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Re: feature request: .blameignore




Am 15.04.19 um 23:15 schrieb Thomas Gummerer:
> This sounds roughly like what Barret Rhoden (added to Cc) has been
> working on.  I haven't followed that patch series in detail, but you
> can have a look at it atthe latest iteration at
> https://public-inbox.org/git/20190410162409.117264-1-brho@xxxxxxxxxx/.

As far as I can see this is an "automagic" way of creating those "blame
skips" - which can be easier in some way, but until it works "perfect"
It is prone to produce problems IMHO.

The git history is a "document" that _has_ not to be changed by design.
So if this "heuristic" produces a wrong result, it's kind of
unpredictable what was wrong.

I think it would be MUCH easier to mark chunks or whole commits as  "not
important" explicitly - by using a file.

Look at .gitignore: git isn't trying to heuristically determine which
files should be ignored when committing. This is done explicitly in a
.gitignore file.

For blames this could be done too.

Heuristics could lead to other kind of problems too, as the engine does
not know anything about the project. Maybe there will be a programming
language in near future where trailing whitespaces matter (bah, please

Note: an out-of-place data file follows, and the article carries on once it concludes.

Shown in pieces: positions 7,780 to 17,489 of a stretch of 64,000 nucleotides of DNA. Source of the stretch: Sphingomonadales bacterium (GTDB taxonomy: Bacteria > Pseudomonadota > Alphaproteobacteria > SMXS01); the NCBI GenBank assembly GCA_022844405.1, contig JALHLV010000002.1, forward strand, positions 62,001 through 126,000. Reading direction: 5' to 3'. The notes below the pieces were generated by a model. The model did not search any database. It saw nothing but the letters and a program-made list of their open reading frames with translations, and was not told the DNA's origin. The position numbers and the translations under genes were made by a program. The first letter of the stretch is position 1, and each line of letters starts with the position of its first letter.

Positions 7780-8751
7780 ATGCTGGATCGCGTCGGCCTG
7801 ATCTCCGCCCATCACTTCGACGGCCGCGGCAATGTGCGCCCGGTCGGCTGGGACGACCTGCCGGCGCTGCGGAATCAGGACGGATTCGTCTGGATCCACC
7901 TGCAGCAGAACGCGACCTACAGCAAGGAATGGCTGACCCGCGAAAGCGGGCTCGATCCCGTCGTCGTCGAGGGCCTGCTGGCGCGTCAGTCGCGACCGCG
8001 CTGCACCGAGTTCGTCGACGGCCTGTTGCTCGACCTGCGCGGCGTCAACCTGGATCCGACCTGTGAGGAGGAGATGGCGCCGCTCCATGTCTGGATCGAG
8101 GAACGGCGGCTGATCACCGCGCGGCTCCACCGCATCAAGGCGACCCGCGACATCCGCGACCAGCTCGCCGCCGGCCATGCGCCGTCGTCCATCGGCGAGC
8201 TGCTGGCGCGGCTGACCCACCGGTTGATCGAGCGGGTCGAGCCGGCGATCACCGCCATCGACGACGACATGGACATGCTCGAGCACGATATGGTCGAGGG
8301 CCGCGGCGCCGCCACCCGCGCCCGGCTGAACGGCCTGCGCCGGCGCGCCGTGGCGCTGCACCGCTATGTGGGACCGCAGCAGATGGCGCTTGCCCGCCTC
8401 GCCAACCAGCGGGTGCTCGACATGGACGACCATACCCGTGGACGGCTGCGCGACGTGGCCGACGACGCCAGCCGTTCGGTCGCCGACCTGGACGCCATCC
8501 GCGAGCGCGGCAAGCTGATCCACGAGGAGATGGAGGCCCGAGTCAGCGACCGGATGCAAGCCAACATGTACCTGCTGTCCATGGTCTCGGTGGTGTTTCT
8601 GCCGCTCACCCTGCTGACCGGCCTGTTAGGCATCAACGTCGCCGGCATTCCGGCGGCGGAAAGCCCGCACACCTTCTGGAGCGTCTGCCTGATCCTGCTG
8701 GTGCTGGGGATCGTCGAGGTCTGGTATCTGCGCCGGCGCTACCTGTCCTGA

not). But the project should decide, not git itself.

So IMHO project specific .*ignore files are the better way of handling
this than doing the skipping on heuristics alone - which could be
helpful though when *creating* that files, even during the commit
process... like

    git ccheckut
    git: 'ccheckut' is not a git command. See 'git --help'.

    The most similar command is
    checkout

Maybe a lazy:

    git commit -a -m "big, clunky, fixes everything and the rest"

could produce a message like:

    There are whitespace changes in files <file_a>, <file_b> ... -
    git automatically marked them as not important
    commits. They are ignored when using git-blame.

Christian

--

Dr. Christian González
https://nerdocs.at

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